Resonance.
Lets continue the exploration of the frequency response of RLC circuits by investigating
the series RLC circuit shown on Figure 1.
I
+
Vs
VR

Figure 1
The magnitude of the transfer function when the output is taken across the resistor is
H ( )
RC
VR
=
Vs
(1 LC ) + ( RC )
2
(1.1)
H ( ) = 1
(1.2)
Figure 2.
1
is called the resonance frequency of the RLC network.
LC
The frequency 0 =
1
jC
= R + j L
C
Which at = 0 =
(1.3)
1
becomes equal to R .
LC
The power dissipated in the RLC circuit is equal to the power dissipated by the resistor.
Since the voltage across a resistor (VR cos(t ) ) and the current through it ( I R cos(t ) ) are
in phase, the power is
p (t ) = VR cos(t ) I R cos(t )
= VR I R cos 2 (t )
6.071/22.071 Spring 2006, Chaniotakis and Cory
(1.4)
(1.5)
Notice that this power is a function of frequency since the amplitudes VR and I R are
frequency dependent quantities.
The maximum power is dissipated at the resonance frequency
Pmax = P( =0 ) =
1 VS2
2 R
(1.6)
Bandwidth.
At a certain frequency the power dissipated by the resistor is half of the maximum power
1
. The half power occurs at the frequencies for
which as mentioned occurs at 0 =
LC
1
which the amplitude of the voltage across the resistor becomes equal to
of the
2
maximum.
2
1 Vmax
(1.7)
P1/ 2 =
4 R
Figure 3 shows in graphical form the various frequencies of interest.
1/ 2
Figure 3
RC
(1 LC ) + ( RC )
2
(1.8)
1 =
R
1
R
+
+ 2
2L
2 L 0
(1.9)
R
1
R
+
2 =
+ 2
2L
2 L 0
(1.10)
(1.11)
By multiplying Equation (1.9) with Equation (1.10) we can show that 0 is the geometric
mean of 1 and 2 .
0 = 12
(1.12)
As we see from the plot on Figure 2 the bandwidth increases with increasing R.
Equivalently the sharpness of the resonance increases with decreasing R.
For a fixed L and C, a decrease in R corresponds to a narrower resonance and thus a
higher selectivity regarding the frequency range that can be passed by the circuit.
As we increase R, the frequency range over which the dissipative characteristics
dominate the behavior of the circuit increases. In order to quantify this behavior we
define a parameter called the Quality Factor Q which is related to the sharpness of the
peak and it is given by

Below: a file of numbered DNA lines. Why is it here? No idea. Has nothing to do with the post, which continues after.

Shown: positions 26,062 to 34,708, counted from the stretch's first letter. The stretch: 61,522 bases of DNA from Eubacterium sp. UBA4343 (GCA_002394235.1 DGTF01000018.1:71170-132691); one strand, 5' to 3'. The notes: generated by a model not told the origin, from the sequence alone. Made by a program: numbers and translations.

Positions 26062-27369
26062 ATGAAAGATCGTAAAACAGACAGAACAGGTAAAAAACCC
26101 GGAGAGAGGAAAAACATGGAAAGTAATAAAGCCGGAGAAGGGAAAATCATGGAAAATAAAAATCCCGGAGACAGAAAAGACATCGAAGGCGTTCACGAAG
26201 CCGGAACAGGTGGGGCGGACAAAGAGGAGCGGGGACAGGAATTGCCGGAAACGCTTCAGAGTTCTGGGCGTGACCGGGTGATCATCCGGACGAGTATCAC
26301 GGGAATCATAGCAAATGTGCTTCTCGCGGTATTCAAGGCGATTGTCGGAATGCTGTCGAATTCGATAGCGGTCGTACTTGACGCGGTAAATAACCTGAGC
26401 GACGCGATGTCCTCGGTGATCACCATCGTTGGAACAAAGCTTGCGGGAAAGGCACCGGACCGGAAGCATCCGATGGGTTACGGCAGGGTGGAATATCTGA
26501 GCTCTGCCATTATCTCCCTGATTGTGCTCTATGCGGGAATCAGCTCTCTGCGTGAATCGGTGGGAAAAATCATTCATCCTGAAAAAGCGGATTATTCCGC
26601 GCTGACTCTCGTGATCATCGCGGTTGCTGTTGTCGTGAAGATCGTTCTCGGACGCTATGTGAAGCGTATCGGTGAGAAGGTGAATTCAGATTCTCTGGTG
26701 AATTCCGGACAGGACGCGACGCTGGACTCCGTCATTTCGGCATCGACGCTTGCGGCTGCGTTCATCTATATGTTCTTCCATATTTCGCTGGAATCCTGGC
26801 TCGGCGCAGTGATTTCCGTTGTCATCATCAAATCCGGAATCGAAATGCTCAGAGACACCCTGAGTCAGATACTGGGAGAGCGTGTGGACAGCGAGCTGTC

Q = 2
E
maximum energy stored
= 2 S
total energy lost per cycle at resonance
ED
(1.13)
which represents the ratio of the energy stored to the energy dissipated in a circuit.
The energy stored in the circuit is
ES =
1 2 1
LI + CVc 2
2
2
(1.14)
dVc
= CA cos(t ) . The
dt
1
1
L 2C 2 A2 cos 2 (t ) + CA2 sin 2 (t )
2
2
(1.15)
1
the energy stored in the circuit
LC
becomes
1
ES = CA2
2
(1.16)
The energy dissipated per period is equal to the average resistive power dissipated times
the oscillation period.
ED = R I 2
1 RC 2
2C 2 A2 2
A
= R 0
= 2
0
2
0
2 0 L
2
(1.17)
0 L
R
1
0 RC
(1.18)
By combining Equations (1.9), (1.10), (1.11) and (1.18) we obtain the relationship
between the bandwidth and the Q factor.
B=
L 0
=
R Q
(1.19)
Therefore:
A band pass filter becomes more selective (small B) as Q increases.
Similarly we may calculate the resonance characteristics of the parallel RLC circuit.
IR (t)
R
I s (t)
Figure 4
j L
(1.20)
j L
(1 LC ) +
R
2
At the resonance frequency 1 2 LC = 0 and the impedance seen by the source is purely
resistive. The parallel combination of the capacitor and the inductor act as an open
circuit. Therefore at the resonance the total current flows through the resistor.
If we look at the current flowing through the resistor as a function of frequency we obtain
according to the current divider rule
1
ZR
IR = IS
1
1
1
+
+
Z R ZC Z L
= IS
(1.21)
j L
( R LCR ) + j L
2
IR
=
IS
( R LCR ) + ( L )
2
(1.22)
Again for L=47mH and C=47F and for various values of R the transfer function is
plotted on Figure 5.
For the parallel circuit the half power frequencies are found by letting H ( ) =
1
2
1
=
2
( R LCR ) + ( L )
2
(1.23)
1 =
1
1
1
+
+ 2
2 RC
2 RC 0
(1.24)
1
1
1
+
2 =
+ 2
2 RC
2 RC 0
(1.25)
Figure 5
1
RC
(1.26)
The Q factor is
Q=
0
BP
= 0 RC =
R
0 L
(1.27)
Circuit
Parallel
C
IR (t)
+
Vs
VR
I s (t)
Transfer function
H ( )
VR
=
Vs
RC
(1 LC ) + ( RC )
H ( ) =
IR
=
IS
1
LC
0 =
Resonant frequency
( R LCR ) + ( L )
2
0 =
1
LC
1 =
R
1
R
+
+ 2
2L
2 L 0
1 =
power frequencies
R
1
R
2 =
+
+ 2
2L
2 L 0
Bandwidth
Q factor
BS = 2 1 =
Q=
0
BS
0 L
1
1
1
+
+ 2
2 RC
2 RC 0
R
L
0 RC
2 =
1
1
1
+
+ 2
2 RC
2 RC 0
BP = 2 1 =
Q=
0
BP
1
RC
= 0 RC =
0 L
Example:
A very useful circuit for rejecting noise at a certain frequency such as the interference
due to 60 Hz line power is the band reject filter sown below.
L
C
+
Vs
VR
Figure 6
When = 0 =
j L
1 2 LC
(1.28)
1
the impedance becomes infinite. The LC combination resembles
LC
an open circuit.
If we take the output across the resistor the magnitude of the transfer function is
VR
= H ( ) =
Vs
R(1 2 LC )
( R R LC ) + ( L )
2
(1.29)
= 0,
H ( ) = 1
= 0,
H ( ) = 0
H ( ) 1
(1.30)
1
LC
(1.31)
10
Figure 7
Since the capacitor and the inductor are in parallel the bandwidth for this circuit is
1
(1.32)
B=
RC
If we require a bandwidth of 5 Hz, the resistor R=212. In this case the pot of the
transfer function is shown on Figure 8.
Figure 8
11